Webuild reach breakthrough on Brenner Base Tunnel

As work proceeds on the world’s largest tunnel, Webuild have finished 24.1 kilometres of tunnel work under Brenner.

Webuild workers witness the completion of tunnel work under Brenner.

Credit: Webuild

A tunnel that is 24.1 kilometres long has been completed for the southern portal at Fortezza to the Brenner. This work is part of the 64 kilometres that will connect the Italian town with Innsbruck in Austria to create the Brenner Base Tunnel, which will become the longest railway tunnel in the world. This milestone was reached with the breakthrough of a diaphragm separating section, the H71 Isarco River Underpass is being built by Webuild and Mules 2-3 is being built by Webuild and Ghella on the Italian side of the project (see the images featured throughout the article for the moment of the breakthrough).

In addition to the main tunnels that will facilitate the passage of high-speed/high-capacity trains, the project foresees a network of 230 kilometres of tunnels and spaces, 151 kilometres of which have already been excavated. This complex underground network, whose deepest point will be 1,700 metres below the mountain range peaks, will have passenger trains travel at speeds of up to 250 kilometres an hour and those for cargo at 160 kilometres.

The project is strategic for the TEN-T, the high-speed/high-capacity network that will transport people and goods throughout the continent. By facilitating sustainable mobility among member countries by shifting more people and cargo from road to rail, it will help greatly reduce CO2 emissions. The Scandinavian-Mediterranean Corridor, of which the Brenner Base Tunnel will be a part, will connect the transport system between Helsinki in Finland and La Valletta in Malta.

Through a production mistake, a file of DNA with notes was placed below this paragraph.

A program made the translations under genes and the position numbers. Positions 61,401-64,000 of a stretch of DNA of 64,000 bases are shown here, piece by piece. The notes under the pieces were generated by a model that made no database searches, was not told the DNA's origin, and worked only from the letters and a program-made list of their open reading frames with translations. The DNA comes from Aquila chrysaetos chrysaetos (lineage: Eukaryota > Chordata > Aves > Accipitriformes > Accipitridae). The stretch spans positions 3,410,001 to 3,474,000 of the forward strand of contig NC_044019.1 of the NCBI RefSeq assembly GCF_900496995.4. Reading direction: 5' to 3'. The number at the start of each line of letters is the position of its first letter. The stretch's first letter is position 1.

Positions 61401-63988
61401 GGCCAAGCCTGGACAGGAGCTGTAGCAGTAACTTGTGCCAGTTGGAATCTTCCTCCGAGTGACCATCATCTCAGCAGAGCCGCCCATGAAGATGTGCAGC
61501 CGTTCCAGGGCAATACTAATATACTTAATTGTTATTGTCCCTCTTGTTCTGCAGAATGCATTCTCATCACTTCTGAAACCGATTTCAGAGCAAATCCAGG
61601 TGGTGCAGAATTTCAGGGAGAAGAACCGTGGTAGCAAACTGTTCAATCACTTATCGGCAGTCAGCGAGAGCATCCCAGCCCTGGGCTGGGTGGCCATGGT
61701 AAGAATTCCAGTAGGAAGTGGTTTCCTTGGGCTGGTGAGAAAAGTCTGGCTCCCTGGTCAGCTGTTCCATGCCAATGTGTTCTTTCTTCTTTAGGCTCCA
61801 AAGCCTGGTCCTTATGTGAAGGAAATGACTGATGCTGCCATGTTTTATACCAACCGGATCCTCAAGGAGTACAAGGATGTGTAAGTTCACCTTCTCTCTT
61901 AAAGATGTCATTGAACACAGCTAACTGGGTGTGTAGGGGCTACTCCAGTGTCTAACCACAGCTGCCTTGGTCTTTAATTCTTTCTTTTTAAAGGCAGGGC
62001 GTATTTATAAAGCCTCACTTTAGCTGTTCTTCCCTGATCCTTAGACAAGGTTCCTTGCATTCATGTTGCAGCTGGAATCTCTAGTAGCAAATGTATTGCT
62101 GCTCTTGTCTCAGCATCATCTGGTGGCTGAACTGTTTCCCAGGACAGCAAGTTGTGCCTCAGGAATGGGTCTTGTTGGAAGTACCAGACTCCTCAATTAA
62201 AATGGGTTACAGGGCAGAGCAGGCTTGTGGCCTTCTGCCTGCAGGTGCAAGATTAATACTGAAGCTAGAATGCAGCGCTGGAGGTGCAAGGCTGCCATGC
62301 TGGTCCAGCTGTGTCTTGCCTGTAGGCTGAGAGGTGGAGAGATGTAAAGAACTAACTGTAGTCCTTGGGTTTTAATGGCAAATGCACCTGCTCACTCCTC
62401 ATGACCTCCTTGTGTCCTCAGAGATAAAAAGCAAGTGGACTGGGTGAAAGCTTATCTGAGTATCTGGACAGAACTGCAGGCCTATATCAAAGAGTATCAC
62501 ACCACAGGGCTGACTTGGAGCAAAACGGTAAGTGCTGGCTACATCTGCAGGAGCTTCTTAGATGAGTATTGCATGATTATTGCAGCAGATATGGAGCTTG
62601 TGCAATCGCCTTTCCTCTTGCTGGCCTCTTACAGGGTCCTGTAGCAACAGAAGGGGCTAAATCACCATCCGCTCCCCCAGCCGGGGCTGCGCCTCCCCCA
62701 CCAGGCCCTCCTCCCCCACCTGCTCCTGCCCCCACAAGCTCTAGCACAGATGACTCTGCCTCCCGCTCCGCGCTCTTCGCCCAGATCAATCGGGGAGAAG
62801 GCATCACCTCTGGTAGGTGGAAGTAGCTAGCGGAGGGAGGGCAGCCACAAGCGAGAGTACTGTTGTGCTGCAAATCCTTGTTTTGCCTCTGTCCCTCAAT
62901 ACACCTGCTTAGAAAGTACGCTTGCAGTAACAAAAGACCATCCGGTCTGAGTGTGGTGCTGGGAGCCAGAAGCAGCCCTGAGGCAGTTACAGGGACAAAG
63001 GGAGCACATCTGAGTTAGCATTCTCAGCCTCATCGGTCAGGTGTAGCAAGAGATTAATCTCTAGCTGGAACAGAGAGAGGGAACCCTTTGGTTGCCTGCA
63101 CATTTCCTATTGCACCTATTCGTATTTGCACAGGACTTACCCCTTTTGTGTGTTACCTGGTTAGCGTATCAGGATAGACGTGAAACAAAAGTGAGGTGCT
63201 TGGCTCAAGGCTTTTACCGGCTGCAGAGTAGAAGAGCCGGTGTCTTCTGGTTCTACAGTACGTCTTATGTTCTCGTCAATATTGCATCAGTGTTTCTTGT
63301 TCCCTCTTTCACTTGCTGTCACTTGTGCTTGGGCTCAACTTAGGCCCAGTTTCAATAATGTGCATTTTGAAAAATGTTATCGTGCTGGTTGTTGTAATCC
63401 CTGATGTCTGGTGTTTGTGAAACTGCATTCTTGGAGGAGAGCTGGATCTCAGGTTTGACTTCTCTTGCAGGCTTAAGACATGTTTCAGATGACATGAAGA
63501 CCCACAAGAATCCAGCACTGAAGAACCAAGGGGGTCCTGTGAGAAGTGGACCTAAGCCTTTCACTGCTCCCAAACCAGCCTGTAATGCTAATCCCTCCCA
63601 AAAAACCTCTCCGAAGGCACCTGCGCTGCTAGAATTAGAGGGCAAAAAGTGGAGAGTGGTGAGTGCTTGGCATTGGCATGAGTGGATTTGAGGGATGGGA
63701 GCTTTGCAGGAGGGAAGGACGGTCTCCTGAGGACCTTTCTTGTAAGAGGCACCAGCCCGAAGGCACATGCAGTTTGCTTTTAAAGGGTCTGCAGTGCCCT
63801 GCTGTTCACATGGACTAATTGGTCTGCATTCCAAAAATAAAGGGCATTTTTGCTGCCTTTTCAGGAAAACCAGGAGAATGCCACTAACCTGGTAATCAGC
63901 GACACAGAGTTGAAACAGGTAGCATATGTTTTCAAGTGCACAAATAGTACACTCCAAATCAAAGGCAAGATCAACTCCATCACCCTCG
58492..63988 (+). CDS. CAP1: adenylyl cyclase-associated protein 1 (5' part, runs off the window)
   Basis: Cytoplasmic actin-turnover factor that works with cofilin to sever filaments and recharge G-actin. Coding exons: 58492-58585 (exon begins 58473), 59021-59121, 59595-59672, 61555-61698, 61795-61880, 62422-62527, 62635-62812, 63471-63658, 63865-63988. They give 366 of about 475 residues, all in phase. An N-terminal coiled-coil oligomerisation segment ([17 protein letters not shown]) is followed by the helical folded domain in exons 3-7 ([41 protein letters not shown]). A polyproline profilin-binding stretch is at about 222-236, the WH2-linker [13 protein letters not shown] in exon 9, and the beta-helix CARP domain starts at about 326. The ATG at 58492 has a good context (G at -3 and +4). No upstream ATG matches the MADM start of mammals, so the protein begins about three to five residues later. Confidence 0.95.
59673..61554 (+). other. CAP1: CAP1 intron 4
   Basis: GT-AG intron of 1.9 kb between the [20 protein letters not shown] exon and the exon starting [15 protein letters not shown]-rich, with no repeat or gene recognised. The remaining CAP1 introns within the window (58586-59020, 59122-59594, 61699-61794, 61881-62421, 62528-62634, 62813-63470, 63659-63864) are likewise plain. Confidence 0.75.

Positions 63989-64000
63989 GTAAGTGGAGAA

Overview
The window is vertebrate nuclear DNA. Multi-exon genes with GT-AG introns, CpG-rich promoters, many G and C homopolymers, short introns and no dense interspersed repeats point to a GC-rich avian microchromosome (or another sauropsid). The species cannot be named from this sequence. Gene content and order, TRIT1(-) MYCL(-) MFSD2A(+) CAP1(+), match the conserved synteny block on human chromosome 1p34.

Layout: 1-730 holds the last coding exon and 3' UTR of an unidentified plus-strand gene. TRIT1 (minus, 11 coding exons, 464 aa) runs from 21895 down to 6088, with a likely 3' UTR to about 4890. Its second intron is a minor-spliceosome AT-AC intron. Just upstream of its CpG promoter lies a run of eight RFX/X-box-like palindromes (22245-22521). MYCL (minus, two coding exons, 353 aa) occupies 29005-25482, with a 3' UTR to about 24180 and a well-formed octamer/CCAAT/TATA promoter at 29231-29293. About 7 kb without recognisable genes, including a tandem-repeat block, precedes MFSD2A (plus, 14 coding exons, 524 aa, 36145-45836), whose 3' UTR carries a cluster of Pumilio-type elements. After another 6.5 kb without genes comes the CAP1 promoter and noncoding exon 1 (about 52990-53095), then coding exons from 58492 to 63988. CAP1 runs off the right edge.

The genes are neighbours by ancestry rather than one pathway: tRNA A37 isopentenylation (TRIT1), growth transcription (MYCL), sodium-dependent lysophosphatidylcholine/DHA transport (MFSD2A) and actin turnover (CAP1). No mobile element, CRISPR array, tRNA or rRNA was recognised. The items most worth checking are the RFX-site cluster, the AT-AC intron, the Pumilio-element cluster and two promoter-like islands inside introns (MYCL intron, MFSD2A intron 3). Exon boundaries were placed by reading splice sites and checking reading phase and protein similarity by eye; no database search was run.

Credit: Webuild

Webuild is involved in four lots of the Brenner Base Tunnel project, more than any other company working on the project. In addition to H71 Isarco River Underpass and H61 2-3 Mules, Webuild is working on H41 Gola del Sill-Pfons after completing the Tulfes-Pfons, both of which are on the Austrian side. Up to 1,600 workers are expected to be employed on the three remaining lots under construction, section H61 and H7 where more than 1,000 suppliers and service providers are involved, nearly all of them local. Webuild is also working on the railway between Fortezza and Ponte Gardena south of the tunnel in Italy. Tunnelling through the Alps is particularly complex since it entails crossing the Pedriadriatic Seam, a major fault line across the mountain range.

Webuild is working on 15 projects in Italy that will become part of TEN-T: approximately 500 kilometres of roads and rail lines that will join five corridors, two of which will reach the regions of Calabria, Puglia, and Sicily in the southern part of the country, thereby contributing to their economic development. These projects include the high-speed/high-capacity rail lines between Verona and Padua, Genoa and Milan and several sections of the Naples – Bari.

Credit: Webuild

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